The quality, quantity and variety of journalism were much better now during the Covid-19 crisis, he said.

“[During the pandemic] journalists have had to become health literate in no time at all and you’ve seen clinicians and scientists starting to appreciate the role of the media,” said Venter. 

However, clinicians have been conflated as scientists and journalists often get this wrong too, he said. This leads to bad science being spread recklessly with little responsibility being taken for the consequences.

A challenge for journalists has been to explain the uncertainty around new scientific evidence, said Kahn. This was evident in the reporting on pre-print scientific papers which have not come before peer review. During the pandemic, there had been little chance to engage directly with the scientists, as all journalists received were press statements or briefings where no follow-up questions were permitted.

Another challenge was identifying the correct sources for the article — those with the supposedly correct credentials did not always provide the most credible information, said Kahn. “It’s all about knowing the context,” she said. “Often, it depends on who is available and who is articulate.” 

Kahn lamented that there were not enough resources — such as time and money — to train journalists in health reporting during the Covid-19 pandemic as there had been during the HIV epidemic. “If you come in cold, you could do harm,” she explained.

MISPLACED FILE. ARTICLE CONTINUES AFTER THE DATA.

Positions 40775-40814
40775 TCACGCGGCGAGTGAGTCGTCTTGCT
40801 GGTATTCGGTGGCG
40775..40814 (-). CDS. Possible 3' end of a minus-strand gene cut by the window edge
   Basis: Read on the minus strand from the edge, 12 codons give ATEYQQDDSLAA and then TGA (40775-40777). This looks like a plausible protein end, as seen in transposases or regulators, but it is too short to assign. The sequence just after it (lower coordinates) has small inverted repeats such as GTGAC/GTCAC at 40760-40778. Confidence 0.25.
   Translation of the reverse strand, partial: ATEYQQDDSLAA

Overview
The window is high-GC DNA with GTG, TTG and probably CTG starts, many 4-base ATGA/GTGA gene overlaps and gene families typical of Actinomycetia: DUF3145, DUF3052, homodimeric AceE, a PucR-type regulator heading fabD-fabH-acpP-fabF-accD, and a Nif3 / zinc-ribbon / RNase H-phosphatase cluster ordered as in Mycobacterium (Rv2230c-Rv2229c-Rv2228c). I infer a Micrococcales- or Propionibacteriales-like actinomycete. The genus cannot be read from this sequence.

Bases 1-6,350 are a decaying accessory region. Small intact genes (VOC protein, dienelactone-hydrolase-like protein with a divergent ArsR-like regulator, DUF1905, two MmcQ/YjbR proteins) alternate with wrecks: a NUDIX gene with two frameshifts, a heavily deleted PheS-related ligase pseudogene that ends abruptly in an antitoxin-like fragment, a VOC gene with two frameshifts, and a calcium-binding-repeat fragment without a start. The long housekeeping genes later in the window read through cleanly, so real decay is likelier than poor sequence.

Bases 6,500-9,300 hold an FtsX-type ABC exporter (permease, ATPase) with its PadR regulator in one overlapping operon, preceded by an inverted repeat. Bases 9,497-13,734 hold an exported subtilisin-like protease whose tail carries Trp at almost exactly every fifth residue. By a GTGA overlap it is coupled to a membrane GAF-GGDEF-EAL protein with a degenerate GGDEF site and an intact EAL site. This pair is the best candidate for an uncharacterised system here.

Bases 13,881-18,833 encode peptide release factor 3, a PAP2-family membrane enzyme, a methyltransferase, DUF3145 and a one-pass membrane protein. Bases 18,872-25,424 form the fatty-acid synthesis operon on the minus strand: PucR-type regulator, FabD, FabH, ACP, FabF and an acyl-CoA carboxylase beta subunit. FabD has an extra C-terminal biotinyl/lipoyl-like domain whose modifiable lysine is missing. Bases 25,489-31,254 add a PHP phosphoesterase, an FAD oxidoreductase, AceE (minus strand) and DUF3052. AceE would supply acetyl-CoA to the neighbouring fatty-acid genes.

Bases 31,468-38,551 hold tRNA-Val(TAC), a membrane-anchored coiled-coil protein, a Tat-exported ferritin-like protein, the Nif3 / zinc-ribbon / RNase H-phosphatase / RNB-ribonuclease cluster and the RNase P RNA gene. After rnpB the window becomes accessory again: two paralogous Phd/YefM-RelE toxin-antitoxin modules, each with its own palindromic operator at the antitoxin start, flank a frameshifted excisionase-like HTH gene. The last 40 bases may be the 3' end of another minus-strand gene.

The media had often tried to provide scientists and clinicians with a platform to inform the public, said Heywood. He used the example of Daily Maverick webinars, where experts in a field were answerable in real time to readers. It came down to mediation.

Another platform was The Scientists Collective, a series of health advisories written by a multidisciplinary group of South African academics working on Covid-19. 

It was borne out of frustration with the government’s lack of communication, said Venter. “There were key messages which just weren’t getting out there.” 

It was also a chance to share the “groundbreaking” discussions happening within the ministerial advisory committee on Covid-19 and gave them the chance to build consensus on pressing issues, such as mask-wearing.

But scientists and clinicians were not always in agreement. The public disputes were grounded in asking hard questions and keeping those in the scientific community accountable when they made “outrageous statements” or got things wrong, said Venter.